The increasing internationalisation of higher education means that many students in the UK are not native English speakers, possibly putting them at a disadvantage in an examination environment. However, exams continue to be used even though although they are often deprecated as an assessment instrument in postgraduate courses. This article explores the implications from these observations for module leaders and for higher education institutions. Three themes emerge: the impact of internationalisation, the use of exams at postgraduate level and the language and cultural issues faced by international students. A review of university policy and quality documents revealed a general commitment to internationalisation but some gaps in policy support, for students with English as a second or foreign language. A survey of students in two computing programmes evaluated these themes. The results did not show up any major issues, though there were a number of suggestions to improve the exam process to address feelings of bias to UK or native-English-speaking students. The research therefore established that the university’s internationalisation and diversity strategy is broadly reflected in students’ experiences, with the possible exception of students who were recruited with insufficient English to be able to engage successfully with the material. The contrast in responses when analysed by home country or English proficiency suggest that Learning, Teaching and Assessment (LTA) practice in this context should be clear whether and when language or culture are the main barrier to students. Pragmatic recommendations are made for improvement in examination practice, and to assessment processes generally in this context. Areas for further work are identified.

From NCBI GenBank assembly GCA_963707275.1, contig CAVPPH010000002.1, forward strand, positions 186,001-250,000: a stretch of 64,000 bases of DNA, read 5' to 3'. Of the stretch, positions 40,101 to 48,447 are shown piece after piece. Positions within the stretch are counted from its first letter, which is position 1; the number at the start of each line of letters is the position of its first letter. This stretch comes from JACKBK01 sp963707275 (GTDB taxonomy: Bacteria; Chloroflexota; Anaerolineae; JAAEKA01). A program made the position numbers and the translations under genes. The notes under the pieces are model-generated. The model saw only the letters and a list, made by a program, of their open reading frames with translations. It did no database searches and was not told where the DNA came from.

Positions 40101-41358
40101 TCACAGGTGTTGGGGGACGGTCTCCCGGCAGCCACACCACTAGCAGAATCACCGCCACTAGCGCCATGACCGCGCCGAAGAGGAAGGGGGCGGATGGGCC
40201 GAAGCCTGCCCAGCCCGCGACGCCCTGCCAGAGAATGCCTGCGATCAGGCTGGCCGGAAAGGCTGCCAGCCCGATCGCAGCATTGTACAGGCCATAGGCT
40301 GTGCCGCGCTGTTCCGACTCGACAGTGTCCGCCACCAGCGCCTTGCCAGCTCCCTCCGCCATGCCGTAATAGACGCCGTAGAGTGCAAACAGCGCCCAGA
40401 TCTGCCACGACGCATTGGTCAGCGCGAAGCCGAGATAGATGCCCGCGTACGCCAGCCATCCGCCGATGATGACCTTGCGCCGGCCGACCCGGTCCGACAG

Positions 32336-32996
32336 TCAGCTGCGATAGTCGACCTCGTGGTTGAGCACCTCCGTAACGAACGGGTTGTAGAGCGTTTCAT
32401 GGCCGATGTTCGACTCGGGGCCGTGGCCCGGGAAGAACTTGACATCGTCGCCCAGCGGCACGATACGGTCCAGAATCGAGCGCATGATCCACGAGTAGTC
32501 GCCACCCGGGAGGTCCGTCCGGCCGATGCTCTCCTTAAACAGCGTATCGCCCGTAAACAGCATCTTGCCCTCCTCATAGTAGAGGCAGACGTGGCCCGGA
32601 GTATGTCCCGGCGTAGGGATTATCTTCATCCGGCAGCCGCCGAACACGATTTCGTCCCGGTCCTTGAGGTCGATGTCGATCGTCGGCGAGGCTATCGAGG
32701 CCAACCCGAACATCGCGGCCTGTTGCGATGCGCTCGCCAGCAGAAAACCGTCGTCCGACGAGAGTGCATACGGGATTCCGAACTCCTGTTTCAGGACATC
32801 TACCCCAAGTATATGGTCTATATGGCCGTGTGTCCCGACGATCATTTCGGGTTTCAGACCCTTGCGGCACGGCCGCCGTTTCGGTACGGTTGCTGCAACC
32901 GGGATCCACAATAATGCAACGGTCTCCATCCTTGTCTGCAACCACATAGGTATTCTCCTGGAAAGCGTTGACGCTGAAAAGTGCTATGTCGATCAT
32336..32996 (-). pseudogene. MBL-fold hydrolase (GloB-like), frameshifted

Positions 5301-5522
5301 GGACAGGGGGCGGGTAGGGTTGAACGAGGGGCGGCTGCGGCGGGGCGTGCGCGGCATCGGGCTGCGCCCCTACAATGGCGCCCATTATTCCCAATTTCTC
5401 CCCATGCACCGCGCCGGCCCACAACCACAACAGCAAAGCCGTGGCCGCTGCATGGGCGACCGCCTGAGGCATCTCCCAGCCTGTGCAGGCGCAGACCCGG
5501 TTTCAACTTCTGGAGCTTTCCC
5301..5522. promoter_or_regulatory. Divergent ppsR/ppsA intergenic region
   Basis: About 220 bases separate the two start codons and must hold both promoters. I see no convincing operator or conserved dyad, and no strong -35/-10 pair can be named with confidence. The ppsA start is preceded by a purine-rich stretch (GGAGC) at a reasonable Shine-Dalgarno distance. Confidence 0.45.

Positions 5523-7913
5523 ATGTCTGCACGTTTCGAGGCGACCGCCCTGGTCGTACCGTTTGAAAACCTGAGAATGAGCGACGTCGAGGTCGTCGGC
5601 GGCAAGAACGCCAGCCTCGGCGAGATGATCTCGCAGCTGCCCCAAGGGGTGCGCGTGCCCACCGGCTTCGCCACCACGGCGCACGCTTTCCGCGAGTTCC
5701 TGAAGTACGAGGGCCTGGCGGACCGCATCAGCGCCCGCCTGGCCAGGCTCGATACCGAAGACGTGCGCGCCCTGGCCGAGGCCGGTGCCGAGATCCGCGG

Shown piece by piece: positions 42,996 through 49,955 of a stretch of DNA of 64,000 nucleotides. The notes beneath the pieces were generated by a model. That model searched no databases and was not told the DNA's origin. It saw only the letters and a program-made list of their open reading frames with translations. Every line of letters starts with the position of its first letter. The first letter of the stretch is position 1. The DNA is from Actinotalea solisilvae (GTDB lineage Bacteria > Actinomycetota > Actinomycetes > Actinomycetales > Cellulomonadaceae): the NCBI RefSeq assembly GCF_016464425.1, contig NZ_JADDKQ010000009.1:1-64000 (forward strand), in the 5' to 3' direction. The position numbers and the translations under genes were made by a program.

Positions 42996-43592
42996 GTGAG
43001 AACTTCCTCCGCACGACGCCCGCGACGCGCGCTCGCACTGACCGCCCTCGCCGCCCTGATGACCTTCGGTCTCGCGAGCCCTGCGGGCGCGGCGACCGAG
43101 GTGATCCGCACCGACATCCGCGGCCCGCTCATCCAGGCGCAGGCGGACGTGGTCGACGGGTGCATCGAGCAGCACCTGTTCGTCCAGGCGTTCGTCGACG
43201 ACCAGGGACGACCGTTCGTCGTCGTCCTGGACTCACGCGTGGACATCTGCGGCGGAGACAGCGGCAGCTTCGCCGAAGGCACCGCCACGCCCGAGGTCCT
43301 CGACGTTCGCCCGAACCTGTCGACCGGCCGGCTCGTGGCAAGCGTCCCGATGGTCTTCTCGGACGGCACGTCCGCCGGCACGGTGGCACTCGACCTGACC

Cruickshank, P. (2016). The Perceptions of Postgraduate International Students of Examinations. Journal of Perspectives in Applied Academic Practice, 4(3), https://doi.org/10.14297/jpaap.v4i3.200